Magic 8 Q&A

Creativity is 'like a chronic rash' says Governor General's Literary Award finalist Paige Cooper

The author of short story collection Zolitude takes the CBC Books Magic 8 Q&A.

Paige Cooper is a short story writer from Montreal whose work often features sci-fi and fantasy elements. (Adam Michiels)

It's a good time to be Paige Cooper right now. The Montreal-based author's first published book, Zolitude, a short story collection that mixes social commentary with sci-fi and fantasy elements, was on the longlist for the 2018 Scotiabank Giller Prize and is currently a finalist for both the 2018 QWF Literary Awards and the 2018 Governor General's Literary Award for fiction.

Below, Cooper takes the CBC Books Magic 8 Q&A, answering eight questions from eight writers.

1. Méira Cook asks, "Is creativity a gift or a pathology? Something else?"

It's a pathology, but a minor one. It's kind of like a chronic rash. You get desperate with discomfort at unpredictable moments, when everyone else is fine.

2. Andrew Pyper asks, "Authors often speak of an ideal reader they think of as they write, a generally sympathetic kindred spirit who understands and endorses the work-in-progress.  But do you have an opposing presence in your mind sometimes too? A kind of demonic reader who mocks and challenges and titters at your efforts, and whom, if the finished book is successful, you look forward to seethingly telling to stick it in their pipe and smoke it?"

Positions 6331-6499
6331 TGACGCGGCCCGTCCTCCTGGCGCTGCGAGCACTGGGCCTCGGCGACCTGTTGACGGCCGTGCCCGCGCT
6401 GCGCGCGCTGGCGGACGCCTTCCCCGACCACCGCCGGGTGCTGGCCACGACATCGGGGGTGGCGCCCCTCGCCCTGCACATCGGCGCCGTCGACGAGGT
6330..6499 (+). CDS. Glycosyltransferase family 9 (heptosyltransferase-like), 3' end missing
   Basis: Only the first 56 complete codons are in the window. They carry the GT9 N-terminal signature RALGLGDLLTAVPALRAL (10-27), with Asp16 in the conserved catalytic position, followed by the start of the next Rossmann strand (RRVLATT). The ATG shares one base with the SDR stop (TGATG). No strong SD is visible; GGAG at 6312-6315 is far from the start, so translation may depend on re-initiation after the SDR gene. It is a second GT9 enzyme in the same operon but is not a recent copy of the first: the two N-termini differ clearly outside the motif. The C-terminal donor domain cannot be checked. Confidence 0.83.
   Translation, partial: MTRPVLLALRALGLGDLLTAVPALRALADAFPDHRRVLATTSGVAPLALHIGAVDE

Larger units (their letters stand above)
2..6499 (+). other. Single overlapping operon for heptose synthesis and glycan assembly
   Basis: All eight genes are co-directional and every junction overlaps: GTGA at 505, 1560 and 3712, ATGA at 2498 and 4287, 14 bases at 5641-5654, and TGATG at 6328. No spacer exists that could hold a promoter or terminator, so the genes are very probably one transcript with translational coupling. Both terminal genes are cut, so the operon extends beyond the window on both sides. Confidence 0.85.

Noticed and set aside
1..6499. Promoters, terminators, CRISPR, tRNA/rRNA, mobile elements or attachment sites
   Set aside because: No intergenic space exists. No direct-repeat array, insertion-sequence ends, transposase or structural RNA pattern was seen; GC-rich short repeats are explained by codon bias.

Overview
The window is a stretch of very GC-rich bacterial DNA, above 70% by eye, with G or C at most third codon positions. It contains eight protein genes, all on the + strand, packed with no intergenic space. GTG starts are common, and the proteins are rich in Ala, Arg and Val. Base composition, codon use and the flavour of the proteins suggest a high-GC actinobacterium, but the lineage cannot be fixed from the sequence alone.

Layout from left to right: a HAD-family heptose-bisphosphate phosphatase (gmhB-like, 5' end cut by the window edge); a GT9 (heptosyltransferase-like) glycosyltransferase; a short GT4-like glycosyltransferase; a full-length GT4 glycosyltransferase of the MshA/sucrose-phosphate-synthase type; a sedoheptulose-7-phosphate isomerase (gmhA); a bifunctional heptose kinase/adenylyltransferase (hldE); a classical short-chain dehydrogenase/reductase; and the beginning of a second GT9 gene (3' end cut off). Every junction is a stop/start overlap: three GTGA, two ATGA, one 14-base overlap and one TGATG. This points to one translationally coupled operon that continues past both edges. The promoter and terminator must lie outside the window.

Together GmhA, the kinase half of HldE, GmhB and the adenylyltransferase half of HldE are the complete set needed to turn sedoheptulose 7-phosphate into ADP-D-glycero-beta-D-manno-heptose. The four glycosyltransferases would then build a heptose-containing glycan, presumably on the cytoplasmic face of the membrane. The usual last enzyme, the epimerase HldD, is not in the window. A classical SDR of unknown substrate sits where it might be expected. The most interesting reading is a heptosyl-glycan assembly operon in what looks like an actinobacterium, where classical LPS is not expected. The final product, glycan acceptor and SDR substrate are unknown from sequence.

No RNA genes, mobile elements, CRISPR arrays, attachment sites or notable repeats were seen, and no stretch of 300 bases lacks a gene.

Imagining readers' reactions can be paralyzing for me. Reading is such a random confluence of a million chance factors, half of them unconscious. That's the magic of it, but it's also kind of dizzying to try to imagine. So my demonic reader is actually more strident now that the book is out in the world, because I can't rewrite or fix anything.

3. Heather O'Neill asks, "What's the strangest thing you've done while researching a book?"

Once for a story, I spent an evening in a Phnom Penh hostess bar smoking the manager's menthols beside an air conditioner set to 14 degrees Celsius. I also paid to ride an elephant. I don't feel particularly great about either of those things.

4. Kim Thùy asks, "If you had to choose, would you prefer one extremely successful book or many much smaller successes?"

I hear that fame corrodes everything, so the latter. But OK, what if extreme success means your one book is so universally popular that its empathetic depth makes the world less horrible? Then, OK. If that's even possible, OK.

5. Kate Pullinger asks, "Do you plan what you write before you start writing it?"

I've tried, but I get so bored with my own brain I have to abandon the piece.

6. Yann Martel asks, "Is there a Great Book that you actually hate? Why?"

The Beats. All of them.

7. Caroline Adderson asks, "Which stage of writing most satisfies you: the idea, the realization of the idea or the finished work?"

The high of the idea stage — like those couple of days or weeks where you're sucking in every detail around you and it all makes some kind of miraculous sense — is the best, because it's right before you remember how much work it's gonna take to translate your ravings into good sentences.

8. Lawrence Hill asks, "If you could start your life all over again and writing were not an option, what work would you most love to do?"  

I hope I'd be a psychotherapist of some denomination. It's a job I can't do simultaneous to writing. What if I stole some infected, gorgeous detail from a client? I totally would.

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